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T O P I C
Complexity through Simplicity
March 8th 2002, 02:28 CET by Post-It

Super Mario 64 is one of the most enjoyable games I have played. I spent countless hours exploring and interacting with Miyamoto-sama's world. It is due to one overwhelming factor: simplicity.

Unfortunately many people make the mistake of thinking that simplicity and complexity are polar oppisites. However, this is untrue, simplicity and complicatedness are. Simplicity and complexity can co-exist, and do in the the very best games. Before we move on to games, let me clarify myself. First, let's examine a radio. A radio recieves wireless information from multiple broadcast points and converts that data into coherent audio waves. A very complicated device. But not a very complex one. It has generally only one function: to listen to the radio. It's complicatedness defines and sets its uses. On the other hand, take a regular 3 foot long stick. Very simple, yet inherently complex. A stick can be: a walking cane, a fishing pole, a lever, a javelin, firewood, back scratcher, etc...one is only limited by ones imagination. The simplicty of the stick lets it be infinitely complex because its uses are defined by the user not the device.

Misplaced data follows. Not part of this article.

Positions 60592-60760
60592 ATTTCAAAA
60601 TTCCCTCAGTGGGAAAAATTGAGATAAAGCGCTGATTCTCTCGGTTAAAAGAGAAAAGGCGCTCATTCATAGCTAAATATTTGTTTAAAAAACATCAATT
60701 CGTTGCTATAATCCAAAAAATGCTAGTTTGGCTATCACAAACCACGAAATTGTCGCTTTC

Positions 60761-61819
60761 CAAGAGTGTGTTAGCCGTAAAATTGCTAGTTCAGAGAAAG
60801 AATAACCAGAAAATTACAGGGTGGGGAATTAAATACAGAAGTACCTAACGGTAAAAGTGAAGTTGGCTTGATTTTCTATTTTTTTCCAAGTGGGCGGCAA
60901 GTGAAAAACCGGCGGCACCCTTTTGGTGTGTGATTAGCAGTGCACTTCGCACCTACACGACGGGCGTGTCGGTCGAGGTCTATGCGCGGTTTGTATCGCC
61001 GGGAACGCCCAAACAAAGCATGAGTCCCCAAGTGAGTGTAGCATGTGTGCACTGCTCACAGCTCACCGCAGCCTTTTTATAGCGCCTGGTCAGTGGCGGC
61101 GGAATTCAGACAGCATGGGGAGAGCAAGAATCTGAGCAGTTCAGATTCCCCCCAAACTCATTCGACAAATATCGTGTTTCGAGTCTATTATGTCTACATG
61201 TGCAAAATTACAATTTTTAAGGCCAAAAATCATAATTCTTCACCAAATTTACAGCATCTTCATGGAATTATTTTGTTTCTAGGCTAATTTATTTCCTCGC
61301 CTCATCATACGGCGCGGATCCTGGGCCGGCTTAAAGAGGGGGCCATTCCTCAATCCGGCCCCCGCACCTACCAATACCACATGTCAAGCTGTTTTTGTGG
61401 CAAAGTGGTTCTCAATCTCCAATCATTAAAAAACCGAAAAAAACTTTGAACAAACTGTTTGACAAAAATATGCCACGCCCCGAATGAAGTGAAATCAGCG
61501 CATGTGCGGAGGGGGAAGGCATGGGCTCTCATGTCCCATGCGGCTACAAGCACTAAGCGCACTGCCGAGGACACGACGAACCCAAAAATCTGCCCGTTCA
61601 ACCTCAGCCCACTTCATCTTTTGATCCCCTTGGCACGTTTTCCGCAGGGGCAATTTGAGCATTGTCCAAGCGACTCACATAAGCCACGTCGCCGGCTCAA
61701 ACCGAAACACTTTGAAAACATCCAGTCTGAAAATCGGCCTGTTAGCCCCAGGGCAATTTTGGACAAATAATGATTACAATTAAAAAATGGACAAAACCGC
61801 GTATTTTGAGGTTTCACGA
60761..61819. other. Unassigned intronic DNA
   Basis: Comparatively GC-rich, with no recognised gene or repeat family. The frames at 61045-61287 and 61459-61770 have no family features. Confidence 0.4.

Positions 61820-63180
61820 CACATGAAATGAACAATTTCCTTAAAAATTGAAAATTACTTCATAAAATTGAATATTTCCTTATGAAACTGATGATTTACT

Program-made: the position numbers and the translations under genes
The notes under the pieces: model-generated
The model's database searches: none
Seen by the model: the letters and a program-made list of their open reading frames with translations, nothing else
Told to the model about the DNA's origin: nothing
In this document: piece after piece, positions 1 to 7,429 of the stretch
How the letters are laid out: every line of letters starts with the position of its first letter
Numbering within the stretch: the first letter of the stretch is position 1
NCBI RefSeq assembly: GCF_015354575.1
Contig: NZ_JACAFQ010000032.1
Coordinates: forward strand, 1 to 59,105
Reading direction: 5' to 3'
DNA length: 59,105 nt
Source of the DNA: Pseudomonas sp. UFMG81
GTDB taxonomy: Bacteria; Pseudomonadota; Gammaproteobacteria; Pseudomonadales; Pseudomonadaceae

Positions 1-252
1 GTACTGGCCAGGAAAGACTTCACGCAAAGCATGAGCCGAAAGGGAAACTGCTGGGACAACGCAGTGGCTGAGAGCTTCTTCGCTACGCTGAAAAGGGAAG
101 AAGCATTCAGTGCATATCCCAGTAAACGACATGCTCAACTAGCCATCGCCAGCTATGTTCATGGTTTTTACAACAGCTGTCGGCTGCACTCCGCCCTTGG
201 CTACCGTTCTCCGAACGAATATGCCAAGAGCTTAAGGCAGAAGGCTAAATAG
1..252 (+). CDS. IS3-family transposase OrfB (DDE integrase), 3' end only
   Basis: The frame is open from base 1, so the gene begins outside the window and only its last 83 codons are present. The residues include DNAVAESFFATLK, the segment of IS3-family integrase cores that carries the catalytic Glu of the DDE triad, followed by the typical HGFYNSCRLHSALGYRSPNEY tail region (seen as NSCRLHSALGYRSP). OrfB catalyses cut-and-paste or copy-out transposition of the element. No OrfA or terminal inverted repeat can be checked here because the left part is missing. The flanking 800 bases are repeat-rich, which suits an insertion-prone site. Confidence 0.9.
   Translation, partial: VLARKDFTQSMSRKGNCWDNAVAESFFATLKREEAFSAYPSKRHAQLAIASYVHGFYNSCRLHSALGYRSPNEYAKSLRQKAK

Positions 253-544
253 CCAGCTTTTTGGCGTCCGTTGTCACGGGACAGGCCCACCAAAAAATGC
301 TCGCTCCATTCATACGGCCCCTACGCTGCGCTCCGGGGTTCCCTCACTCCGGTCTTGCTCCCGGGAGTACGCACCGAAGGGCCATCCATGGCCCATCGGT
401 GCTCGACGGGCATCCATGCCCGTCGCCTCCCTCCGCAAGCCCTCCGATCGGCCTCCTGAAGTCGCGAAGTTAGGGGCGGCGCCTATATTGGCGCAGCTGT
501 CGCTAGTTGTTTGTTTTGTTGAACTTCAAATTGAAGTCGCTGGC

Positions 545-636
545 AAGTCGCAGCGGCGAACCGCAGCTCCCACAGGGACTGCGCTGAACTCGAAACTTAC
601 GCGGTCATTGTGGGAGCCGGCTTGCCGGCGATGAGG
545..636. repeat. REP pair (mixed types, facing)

Which is why Super Mario 64 and other games like it are so inherently playable, they provide areas in which the user is free to use their imagination. Mario has a very simple set of actions: run, jump, & punch. There are various differences in the type of running/jumping/attacking he can do but, they all basiclly fall under these categories. This combined with an expansive, non-linear environment with no predefined paths enables a user a kind of freedom in the virtual world where they are only limited by their imagination. Sure there are specific goals and tasks but for the most part, how to achieve those goals are left to the player's imagination and not pigeonholed into some pre-set path that the designer envivsioned.

A more recent game that attempts to follow this design style is Grand Theft Auto III. The story is good, the voice acting is excellent, it has a mature theme and style, yet none of these things are what make the game so enjoyable. Instead it is its simple interface with and a non-linear free roaming virtual environment. In GTA3 you can run, jump, attack, and drive a car. Again there are variations of each but almst of all of the activity in the game falls under one of these categories. The game is not what is so good, it is the gamer's imaginiation and creativity that makes the game so good. The user gets to decide how to kill the mob boss or in what path to deliver a stolen car.

So my question is: Why are not developers trying to make more games like this?
C O M M E N T S
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#1 by "ProStyle"
2002-03-08 02:44:56
prostyle@phreez.com
Lack of creativity, easier to build on past franchises, easier to build on ideas and create technology spinoffs off others concepts... etc. And when I say easier do keep in mind it's referring to the travesty that really is the judgement of consumers, and the fact that they buy games based on flash bang whiz boxes and market penetration on their life; no matter how spectacularly innovative or inspiring the game at hand is...